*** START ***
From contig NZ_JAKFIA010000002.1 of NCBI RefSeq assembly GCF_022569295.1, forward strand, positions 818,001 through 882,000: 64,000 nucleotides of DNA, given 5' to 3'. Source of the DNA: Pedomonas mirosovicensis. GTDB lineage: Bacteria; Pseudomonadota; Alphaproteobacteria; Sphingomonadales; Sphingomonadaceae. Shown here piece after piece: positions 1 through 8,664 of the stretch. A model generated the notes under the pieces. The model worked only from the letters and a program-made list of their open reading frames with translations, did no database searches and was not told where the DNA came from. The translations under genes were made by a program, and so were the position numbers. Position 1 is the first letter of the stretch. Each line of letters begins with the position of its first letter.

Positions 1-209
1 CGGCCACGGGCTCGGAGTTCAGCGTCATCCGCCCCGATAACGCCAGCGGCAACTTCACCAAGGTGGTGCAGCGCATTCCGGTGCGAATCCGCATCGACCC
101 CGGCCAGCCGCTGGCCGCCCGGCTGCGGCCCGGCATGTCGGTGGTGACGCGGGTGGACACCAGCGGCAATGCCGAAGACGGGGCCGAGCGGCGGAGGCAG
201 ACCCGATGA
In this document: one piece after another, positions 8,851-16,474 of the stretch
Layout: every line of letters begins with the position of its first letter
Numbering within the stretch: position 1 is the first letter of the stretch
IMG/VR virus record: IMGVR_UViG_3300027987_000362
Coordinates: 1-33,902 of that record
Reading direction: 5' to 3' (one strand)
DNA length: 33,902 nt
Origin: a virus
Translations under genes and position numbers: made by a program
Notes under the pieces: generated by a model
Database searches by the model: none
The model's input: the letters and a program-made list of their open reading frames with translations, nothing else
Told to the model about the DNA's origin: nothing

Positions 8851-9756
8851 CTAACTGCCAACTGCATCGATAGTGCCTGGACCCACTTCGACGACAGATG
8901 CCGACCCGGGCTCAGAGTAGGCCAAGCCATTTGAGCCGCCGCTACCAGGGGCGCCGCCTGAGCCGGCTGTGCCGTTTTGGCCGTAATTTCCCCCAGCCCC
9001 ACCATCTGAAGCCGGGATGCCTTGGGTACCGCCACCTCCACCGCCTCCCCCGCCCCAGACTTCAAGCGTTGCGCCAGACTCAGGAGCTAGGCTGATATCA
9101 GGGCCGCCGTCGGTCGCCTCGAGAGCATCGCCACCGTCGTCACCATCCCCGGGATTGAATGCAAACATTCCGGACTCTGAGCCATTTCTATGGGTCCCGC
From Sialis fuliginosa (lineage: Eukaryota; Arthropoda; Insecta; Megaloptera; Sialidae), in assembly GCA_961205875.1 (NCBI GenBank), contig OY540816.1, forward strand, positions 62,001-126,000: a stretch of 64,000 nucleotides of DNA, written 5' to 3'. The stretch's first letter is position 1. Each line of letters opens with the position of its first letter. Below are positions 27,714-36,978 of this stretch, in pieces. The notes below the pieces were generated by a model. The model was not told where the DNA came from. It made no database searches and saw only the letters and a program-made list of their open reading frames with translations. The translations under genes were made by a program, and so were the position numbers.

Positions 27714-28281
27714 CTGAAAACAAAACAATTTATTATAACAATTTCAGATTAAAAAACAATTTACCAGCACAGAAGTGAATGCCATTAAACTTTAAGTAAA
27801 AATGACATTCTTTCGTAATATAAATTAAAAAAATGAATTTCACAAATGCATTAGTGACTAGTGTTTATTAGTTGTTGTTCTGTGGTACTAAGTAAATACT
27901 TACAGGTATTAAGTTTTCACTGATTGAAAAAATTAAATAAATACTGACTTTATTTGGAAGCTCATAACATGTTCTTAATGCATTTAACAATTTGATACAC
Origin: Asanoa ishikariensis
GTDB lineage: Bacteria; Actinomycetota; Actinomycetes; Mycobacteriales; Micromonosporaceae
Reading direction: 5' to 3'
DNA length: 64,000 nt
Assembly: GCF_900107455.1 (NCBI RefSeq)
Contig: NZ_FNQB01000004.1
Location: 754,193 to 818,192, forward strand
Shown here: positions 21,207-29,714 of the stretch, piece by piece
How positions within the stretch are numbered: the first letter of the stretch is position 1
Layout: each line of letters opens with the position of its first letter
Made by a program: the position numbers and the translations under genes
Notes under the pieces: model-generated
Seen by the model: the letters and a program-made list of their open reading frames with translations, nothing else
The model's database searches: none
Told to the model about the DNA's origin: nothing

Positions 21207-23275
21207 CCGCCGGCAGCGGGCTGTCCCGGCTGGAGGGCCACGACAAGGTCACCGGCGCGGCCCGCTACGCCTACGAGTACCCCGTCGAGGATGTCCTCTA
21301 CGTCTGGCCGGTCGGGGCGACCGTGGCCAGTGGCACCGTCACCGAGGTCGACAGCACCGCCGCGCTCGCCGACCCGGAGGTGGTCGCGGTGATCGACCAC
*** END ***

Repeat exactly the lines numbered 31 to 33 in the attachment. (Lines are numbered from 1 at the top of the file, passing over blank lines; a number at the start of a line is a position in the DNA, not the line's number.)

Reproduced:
Reading direction: 5' to 3'
DNA length: 64,000 nt
Assembly: GCF_900107455.1 (NCBI RefSeq)